My Secret for Healthy Cooking

Photo: Michelle K. Min Food Styling: Haley Hazell in Spicebox Kitchen (Hachette 2021)

“New Year, New You” doesn’t usually work. As we close out the first week of 2022, a lot of those resolutions might already be fading away.


Try “one small change” instead.

So pleased to have my cooking tip (and recipe for Balinese Green Apple Salad) included in this Washington Post article by Ellie Krieger alongside lots of other advice for making small changes I wholeheartedly agree with. (Read the article to see my tip/secret to healthy cooking!)

What one small change do you want to make?

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As for the backstory for the recipe, it was a green juice in Bali that provided inspiration.

In the last section of Eat, Pray, Love, Elizabeth Gilbert returns to Bali on a quest for healing and spiritual growth. This is the finale of her post-divorce journey that took her to Italy and India prior to arriving in Bali. She settles in Ubud, in the central rainforest of the Indonesian island, which attracts artists and seekers of enlightenment more than the sun worshipers who flock to other parts of the island. On a visit a few years ago, we also stayed in Ubud. Our quest was more pedestrian– just some relaxation and an exploration of Bali’s Hindu culture, made possible by a decade’s worth of hoarded frequent flier miles. But you can’t go to Bali without encountering some element of the mystical.

Our hotel was in a quiet part of Ubud surrounded by rice paddies. The facilities combined simple accommodations wrought of natural materials such as wood and stone with such modern luxuries as high-thread count cotton sheets, spa-quality toiletries, and a forceful shower outfitted in architecturally stark fittings. There was a spa whose services we didn’t use; the lemongrass and mint scented toiletries in our plein-air shower were uplifting enough.

The restaurant was a serene place where you could eat the curry-infused flavors of Balinese food, adapted to appeal to the palates of a spa-going, transcendence-seeking clientele. It was an open-air space beside a waterfall-fed pond, with thatched ceilings. Our server, Nyoman, was a gentle and tranquil man who shared his life stories with us as we took our time over a leisurely breakfast of tropical fruits and juices. He had grown up in a local village in a simple home– that is to say, materially impoverished, but culturally and spiritually rich. As witness to the wider world that the tourism industry brought to Bali, he was determined to experience it by preparing for work in the tourism industry. He was back home now, with a wife and small children, but before that, he spent several years working on cruise ships, where he cultivated his graceful service. The owner of the cruise ship recognized his skills and chose him to work at a resort he owned in Turks and Caicos, playground of the ultra-elite and famous. It was there that Nyoman made a huge leap from the frangipani and incense scented air of his lush, forested village to truly the big league. I’m talking Hollywood.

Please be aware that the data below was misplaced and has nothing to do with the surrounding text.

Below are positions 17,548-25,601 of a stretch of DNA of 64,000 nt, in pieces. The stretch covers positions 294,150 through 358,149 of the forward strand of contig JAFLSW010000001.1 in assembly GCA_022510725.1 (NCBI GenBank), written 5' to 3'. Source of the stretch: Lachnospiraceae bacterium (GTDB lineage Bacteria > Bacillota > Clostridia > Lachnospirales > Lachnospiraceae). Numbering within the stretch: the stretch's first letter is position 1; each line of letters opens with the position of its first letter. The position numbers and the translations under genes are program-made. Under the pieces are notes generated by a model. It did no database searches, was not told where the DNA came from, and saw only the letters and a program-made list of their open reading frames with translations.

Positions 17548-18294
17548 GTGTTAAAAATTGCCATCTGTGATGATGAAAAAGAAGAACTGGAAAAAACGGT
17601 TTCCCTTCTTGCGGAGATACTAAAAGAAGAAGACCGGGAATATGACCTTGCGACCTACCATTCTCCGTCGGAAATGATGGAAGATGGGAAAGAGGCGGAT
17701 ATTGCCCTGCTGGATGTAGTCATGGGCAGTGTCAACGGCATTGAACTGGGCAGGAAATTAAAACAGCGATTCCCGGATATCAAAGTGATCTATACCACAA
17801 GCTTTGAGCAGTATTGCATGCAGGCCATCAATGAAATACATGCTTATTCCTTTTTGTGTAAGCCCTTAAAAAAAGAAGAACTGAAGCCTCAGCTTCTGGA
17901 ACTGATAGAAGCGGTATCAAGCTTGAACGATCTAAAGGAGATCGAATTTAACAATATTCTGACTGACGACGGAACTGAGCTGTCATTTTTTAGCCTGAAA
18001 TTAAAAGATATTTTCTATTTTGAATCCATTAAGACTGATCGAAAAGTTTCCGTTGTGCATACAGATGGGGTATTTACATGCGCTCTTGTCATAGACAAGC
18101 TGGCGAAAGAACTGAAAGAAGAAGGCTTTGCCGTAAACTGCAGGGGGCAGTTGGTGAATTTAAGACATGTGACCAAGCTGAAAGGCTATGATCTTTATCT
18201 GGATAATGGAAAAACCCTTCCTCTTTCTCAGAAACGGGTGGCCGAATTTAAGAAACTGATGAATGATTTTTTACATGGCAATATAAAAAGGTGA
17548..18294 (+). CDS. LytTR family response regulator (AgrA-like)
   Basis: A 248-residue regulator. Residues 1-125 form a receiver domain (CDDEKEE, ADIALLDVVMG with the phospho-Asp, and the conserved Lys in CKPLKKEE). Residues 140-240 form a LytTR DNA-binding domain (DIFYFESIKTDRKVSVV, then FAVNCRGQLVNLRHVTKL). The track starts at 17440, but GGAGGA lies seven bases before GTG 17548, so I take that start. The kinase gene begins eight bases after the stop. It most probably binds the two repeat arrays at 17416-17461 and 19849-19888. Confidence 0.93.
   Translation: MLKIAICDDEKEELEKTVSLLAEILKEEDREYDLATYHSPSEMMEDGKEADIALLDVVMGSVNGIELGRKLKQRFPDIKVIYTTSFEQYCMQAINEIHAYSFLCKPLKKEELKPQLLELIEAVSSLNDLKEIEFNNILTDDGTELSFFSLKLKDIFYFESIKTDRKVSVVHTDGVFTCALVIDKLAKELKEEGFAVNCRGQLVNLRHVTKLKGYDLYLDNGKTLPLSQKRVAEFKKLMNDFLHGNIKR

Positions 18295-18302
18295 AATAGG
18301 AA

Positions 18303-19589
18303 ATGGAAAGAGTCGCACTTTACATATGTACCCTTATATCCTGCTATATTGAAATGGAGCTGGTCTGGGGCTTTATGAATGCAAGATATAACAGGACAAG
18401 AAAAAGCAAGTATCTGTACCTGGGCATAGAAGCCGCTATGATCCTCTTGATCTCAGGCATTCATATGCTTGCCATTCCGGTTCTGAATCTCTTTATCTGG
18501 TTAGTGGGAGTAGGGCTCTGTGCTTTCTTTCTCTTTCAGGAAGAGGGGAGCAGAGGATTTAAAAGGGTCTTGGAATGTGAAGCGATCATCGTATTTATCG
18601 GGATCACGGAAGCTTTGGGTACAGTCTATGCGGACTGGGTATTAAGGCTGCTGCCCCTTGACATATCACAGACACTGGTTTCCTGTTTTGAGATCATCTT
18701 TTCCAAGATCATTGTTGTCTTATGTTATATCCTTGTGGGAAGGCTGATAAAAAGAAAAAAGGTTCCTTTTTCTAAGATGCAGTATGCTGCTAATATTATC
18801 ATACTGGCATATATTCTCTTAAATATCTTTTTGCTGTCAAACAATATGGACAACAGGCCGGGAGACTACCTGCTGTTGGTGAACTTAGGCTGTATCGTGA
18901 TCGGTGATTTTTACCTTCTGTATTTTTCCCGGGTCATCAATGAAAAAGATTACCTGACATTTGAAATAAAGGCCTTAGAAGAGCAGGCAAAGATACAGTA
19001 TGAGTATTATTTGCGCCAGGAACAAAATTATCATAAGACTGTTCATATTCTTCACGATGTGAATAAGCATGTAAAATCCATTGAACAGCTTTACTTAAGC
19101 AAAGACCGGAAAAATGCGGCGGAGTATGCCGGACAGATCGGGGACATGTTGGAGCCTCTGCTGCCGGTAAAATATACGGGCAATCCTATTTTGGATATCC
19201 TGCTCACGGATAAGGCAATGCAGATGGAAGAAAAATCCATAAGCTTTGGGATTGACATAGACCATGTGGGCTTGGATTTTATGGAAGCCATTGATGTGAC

“Do you know Miss Demi?” Nyoman asked casually, as he poured my water.
We weren’t sure who Miss Demi was.
“I saw Miss Demi and Mr. Bruce in Turks and Caicos many times. They are nice people. They bring their children with them. Mr. Bruce– very funny!”
That must have been in Miss Demi (Moore) and Mr. Bruce (Willis)’s better days. Nyoman didn’t seem fazed or even particularly impressed by his brushes with fame. To him, all visitors must have appeared the same, more or less. He told us more stories about people he had met, people who, maybe we knew? The one he seemed fondest of was Miss Britney. He was sweet on her because she reminded him of the simple, down-to-earth people he had grown up with in Bali. Miss Britney, he said, always traveled with her Mama and was always smiling and kind. She always brought a lot of baggage. Nyoman thought it was too bad we didn’t know Miss Britney. “Maybe next time you go to Turks and Caicos.”

And why not? Bali is a place where anything– even sharing playgrounds with Hollywood elite– seems plausible. Suspended disbelief is required to consider Bali’s very existence as a Hindu island out of the nearly 18,000 islands that make up the Indonesian archipelago, the rest of which are Muslim. A place where monkeys freely roam temple grounds, and have a whole road, Monkey Forest Road, named in their honor. Where every day, everyone, including visiting tourists, can get swept up in ritual ceremony processions. Where crowds gather to watch epic shadow puppet performances depicting scenes from the Ramayana, stretching into the wee hours of the morning. (That would be like all of Manhattan or Los Angeles attending an all-night puppet show depicting scenes from The Bible.) A different reality.

Sitting down to breakfast in the idyllic surroundings, I could feel my body and soul almost instantly relaxing. I perused the menu. Breakfast dishes included nasi lemak, Indonesian coconut rice steamed in a banana leaf, and Balinese style toast with rambutan blossom honey. I found myself drawn instead to the freshly prepared juice blends, each promising some form of revitalization and rejuvenation. I chose a blend of green apple, celery and ginger, which promised cleansing, invigoration– and perhaps, enlightenment.

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